The design of geometric vertical household blinds is initially interesting but the blinds continually swan across the stage to provide new locations and to mask slow scene changes. This becomes predictable, annoying and fragments the stage.

Evocative lighting by Daniel Zika dapples the blinds but surprisingly did not explore the potential of any back lighting through slats which might have covered some rather obvious backstage movement of furniture and cast.


Wednesday, 16 July 1997

The Mourning After by Verity Lambert, July 16, 1997

The Mourning After by Verity Lambert
Alexander Theatre & Regional Tour, July – Aug, 1997
Reviewer: Kate Herbert around July 14, 1997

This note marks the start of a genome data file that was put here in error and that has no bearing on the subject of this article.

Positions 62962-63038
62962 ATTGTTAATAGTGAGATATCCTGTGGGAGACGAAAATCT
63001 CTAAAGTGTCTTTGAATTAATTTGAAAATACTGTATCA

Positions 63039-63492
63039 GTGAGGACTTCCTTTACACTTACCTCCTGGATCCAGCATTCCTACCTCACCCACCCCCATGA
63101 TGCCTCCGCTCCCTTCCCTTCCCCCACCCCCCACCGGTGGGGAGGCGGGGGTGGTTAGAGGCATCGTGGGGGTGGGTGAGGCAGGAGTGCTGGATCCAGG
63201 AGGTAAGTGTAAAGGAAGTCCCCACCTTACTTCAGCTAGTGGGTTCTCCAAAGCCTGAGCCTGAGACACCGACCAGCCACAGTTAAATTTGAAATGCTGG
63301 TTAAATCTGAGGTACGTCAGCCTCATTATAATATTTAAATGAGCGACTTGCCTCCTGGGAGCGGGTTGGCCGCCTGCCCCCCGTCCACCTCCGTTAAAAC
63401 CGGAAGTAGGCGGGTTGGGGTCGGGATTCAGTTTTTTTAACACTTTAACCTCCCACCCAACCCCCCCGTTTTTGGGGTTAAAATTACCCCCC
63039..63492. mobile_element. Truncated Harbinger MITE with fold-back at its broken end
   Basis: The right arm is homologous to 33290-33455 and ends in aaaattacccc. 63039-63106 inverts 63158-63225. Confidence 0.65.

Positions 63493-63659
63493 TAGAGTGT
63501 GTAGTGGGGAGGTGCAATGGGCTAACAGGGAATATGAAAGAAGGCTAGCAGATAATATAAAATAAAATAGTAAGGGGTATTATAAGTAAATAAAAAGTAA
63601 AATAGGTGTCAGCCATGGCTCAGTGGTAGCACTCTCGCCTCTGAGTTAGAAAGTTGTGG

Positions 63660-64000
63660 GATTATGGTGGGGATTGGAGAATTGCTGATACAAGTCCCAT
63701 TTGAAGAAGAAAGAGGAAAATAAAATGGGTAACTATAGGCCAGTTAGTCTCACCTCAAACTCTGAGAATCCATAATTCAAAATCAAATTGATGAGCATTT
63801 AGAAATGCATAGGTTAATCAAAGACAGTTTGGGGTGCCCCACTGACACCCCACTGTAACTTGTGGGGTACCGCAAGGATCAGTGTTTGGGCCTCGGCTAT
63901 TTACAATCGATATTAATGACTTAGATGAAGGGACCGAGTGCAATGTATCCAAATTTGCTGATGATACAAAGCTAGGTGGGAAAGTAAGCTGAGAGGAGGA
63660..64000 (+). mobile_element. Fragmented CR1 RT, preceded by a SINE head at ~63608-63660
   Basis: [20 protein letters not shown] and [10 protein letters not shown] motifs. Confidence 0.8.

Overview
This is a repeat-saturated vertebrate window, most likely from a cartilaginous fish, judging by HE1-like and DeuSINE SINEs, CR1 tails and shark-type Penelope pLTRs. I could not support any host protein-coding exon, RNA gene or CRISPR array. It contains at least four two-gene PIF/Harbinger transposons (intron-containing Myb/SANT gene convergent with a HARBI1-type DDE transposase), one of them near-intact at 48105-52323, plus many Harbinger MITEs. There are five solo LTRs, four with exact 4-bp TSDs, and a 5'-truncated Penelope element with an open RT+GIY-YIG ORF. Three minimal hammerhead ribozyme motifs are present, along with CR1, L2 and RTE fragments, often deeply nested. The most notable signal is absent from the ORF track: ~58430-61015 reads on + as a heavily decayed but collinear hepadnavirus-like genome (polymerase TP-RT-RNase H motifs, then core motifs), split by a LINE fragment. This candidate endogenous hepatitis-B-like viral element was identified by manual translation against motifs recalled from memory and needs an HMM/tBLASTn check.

'I'd like to see that again I enjoyed it so much,' said a grey-haired woman to her companion on leaving The Mourning After. She was one of the many over-50's who flocked to the Alexander Theatre at Monash to see Nancye Hayes in a mid-week matinee.

This monodrama by Verity Lambert appears to have been written as a vehicle for musical comedy star, Hayes. Belle has been a chorus-line singer and radio serial star ('it lasted three years longer than Blue Hills'). During the play she agonises whether to accept a singing role as Ned Kelly's mum.

The inimitable Hayes sings snatches of tunes and concludes the show with Ellen Kelly's melancholy song about her dead son. This echoes with Belle's grieving over the death of her cantankerous husband who was "an unfunny comedian but a born bank teller'.

 She struggles with guilt and grief. Did her insistence on taking the role cause Harry's heart attack? Did she do it accidentally-on-purpose? The script unfortunately skims the surface of notions of grief, loss and family conflict.